I'm so excited to share my review of our very first book club book for the Pure Romance by Deedre VIP Community. If you're a woman age 18 or over and you haven't joined our community yet, you can click here to sign up for my emails and get exclusive access. We'll be starting the discussion over this book in January, so dive into this review, then join the community for a free PDF reading guide and bookmark.
So, I think the best place to start is how I found this book in the first place. One night, after falling down an Instagram rabbit hole, I stumbled upon Caroline Dooner's page - @thefuckitdiet. A friend of mine and I had been bouncing between diets with minimal success and the title gave me pause and a chuckle. And I really, really liked so many of the positive messages in her feed. Naturally, I followed the link to her book, and then landed on Amazon and read through the reviews. Let me tell you - it's a mixed bag.
There are tons of glowing comments, and then there are the negatives. People up in arms calling her everything from irresponsible to outright dangerous and scandalous. I immediately downloaded a preview on my Amazon Kindle app and I was hooked.
My first thought was "where has this book been all my life?!" But as I started to share with others, I was met with a lot of skepticism and more than a few eye rolls. The thing is, this isn't a diet book. It's not another weight lost plan wrapped up in a clever and witty title. It's not even about loosing weight. So what on earth is it then?
As one of my therapist friends said, it's really cognitive behavioral therapy. Caroline Dooner is asking us to forget absolutely everything we have ever been taught about weight and diet and the culture surrounding it. She's leading the reader on the long and sometimes painful journey of healing their relationship with their body, with food, and with hunger.
There are two parts to the book, and part one is entirely dedicated to breaking down the myths surrounding diet culture and the science behind her claims. This section is extremely radical and for many, very hard, if not impossible to accept. Whether you find yourself a fan or not, this section is absolutely worth the read for chapters like "The Minnesota Starvation Experiment" and "Your Diet Might Be a Cult". Rather than giving diet advice plus meal and exercise plans, Dooner encourages people to eat what they want, rest when they need to, and be kind to themselves in the process. Maybe it's possible that loosing weight isn't the Valhalla we've chalked it up to be.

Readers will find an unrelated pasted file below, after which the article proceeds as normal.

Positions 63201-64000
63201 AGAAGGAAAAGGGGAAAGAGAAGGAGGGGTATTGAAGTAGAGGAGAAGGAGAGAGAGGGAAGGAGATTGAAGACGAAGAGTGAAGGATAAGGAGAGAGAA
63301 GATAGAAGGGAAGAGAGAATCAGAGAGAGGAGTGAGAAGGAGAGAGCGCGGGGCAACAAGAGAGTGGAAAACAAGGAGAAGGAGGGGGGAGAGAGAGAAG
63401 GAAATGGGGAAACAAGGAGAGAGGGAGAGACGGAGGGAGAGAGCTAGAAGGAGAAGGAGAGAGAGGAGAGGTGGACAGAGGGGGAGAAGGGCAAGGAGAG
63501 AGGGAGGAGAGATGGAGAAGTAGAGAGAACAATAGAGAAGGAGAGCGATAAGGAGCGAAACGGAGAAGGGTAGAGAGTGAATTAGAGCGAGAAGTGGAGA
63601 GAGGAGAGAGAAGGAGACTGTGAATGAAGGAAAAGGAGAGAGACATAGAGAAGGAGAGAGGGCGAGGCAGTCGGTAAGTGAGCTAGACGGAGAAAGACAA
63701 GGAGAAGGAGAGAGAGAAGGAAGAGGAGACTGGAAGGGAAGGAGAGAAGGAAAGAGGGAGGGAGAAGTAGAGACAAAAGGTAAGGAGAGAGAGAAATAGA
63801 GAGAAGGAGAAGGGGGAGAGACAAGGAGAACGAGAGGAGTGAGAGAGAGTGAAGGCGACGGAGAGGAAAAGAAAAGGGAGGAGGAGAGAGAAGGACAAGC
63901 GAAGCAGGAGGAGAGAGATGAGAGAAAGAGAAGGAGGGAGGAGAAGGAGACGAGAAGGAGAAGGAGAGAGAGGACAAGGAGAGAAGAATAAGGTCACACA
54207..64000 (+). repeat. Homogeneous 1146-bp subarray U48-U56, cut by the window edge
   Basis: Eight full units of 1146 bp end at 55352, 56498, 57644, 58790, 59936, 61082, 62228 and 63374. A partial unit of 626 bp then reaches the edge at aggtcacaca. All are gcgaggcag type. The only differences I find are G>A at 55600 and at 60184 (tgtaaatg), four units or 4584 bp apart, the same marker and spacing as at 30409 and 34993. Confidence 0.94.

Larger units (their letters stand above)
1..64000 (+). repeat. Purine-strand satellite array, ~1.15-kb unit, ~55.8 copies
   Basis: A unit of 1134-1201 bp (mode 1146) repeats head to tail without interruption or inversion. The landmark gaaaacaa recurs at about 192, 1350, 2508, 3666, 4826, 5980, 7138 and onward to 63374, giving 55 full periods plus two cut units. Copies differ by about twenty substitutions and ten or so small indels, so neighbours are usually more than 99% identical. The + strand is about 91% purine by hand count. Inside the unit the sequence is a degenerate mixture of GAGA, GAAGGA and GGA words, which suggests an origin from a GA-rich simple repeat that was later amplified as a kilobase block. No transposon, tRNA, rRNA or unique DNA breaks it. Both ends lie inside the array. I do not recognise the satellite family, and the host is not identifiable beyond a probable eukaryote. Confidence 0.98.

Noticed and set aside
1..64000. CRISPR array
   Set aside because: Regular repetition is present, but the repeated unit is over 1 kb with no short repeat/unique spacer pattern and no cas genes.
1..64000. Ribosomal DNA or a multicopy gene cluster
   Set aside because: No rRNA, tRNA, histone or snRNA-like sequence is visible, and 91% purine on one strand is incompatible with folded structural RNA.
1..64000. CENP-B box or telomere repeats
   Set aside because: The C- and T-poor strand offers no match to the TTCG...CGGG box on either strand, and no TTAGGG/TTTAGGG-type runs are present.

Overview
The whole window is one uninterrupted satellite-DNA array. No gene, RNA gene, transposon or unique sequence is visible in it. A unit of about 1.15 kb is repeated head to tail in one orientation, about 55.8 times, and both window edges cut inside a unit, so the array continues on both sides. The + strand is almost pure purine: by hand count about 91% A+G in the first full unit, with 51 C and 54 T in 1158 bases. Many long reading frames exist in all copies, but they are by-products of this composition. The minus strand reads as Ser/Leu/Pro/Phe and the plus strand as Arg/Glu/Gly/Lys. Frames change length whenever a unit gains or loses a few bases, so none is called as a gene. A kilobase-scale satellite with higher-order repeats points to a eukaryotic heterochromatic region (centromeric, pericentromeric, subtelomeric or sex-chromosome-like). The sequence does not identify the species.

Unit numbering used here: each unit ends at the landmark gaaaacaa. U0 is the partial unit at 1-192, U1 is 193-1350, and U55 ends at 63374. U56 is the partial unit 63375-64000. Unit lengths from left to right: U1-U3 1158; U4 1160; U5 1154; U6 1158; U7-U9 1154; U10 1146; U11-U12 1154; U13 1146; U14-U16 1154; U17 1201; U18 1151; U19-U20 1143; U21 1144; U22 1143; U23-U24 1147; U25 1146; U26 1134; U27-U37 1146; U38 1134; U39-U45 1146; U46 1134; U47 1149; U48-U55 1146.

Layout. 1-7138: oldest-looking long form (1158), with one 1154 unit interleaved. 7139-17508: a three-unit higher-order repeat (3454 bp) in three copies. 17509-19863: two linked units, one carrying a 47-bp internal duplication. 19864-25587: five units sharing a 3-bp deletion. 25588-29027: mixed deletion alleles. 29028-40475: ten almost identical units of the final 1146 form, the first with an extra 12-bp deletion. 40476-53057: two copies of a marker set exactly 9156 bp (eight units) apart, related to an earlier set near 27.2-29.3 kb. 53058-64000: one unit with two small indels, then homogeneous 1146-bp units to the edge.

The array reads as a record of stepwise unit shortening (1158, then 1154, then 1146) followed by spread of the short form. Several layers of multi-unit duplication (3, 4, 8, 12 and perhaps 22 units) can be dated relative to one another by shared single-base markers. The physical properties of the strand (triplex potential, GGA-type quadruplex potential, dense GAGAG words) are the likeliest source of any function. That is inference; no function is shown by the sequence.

Part two of the book is aptly titled "How the Hell Do I Actually Do This". It's broken into four parts: The Physical Part, The Emotional Part, The Mental Part, and The Thriving Part. If you truly embrace her method, it requires a lot of introspection. Dooner provides a multitude of writing prompts and a supplemental PDF guide is available through her website when you sign up for her email list. She calls on readers to evaluate their relationship with food, with their body, and even with exercise. There's a whole section dedicated to "feeling your feelings" and Dooner says that this may require professional therapy.
All in all, "The F*ck It Diet: Eating Should Be Easy" is an incredibly worthwhile read. Whatever your end feelings about Dooner's ideology, this is sure to provoke some insightful and important discussions about how we view our bodies and our relationship with food.
Want to join the book club discussion? Join my Facebook Group Conk's Community: Women Empowering Women (for ladies 18 and over).
I'm a blogger and educator breaking through stigmas and helping women find their voice.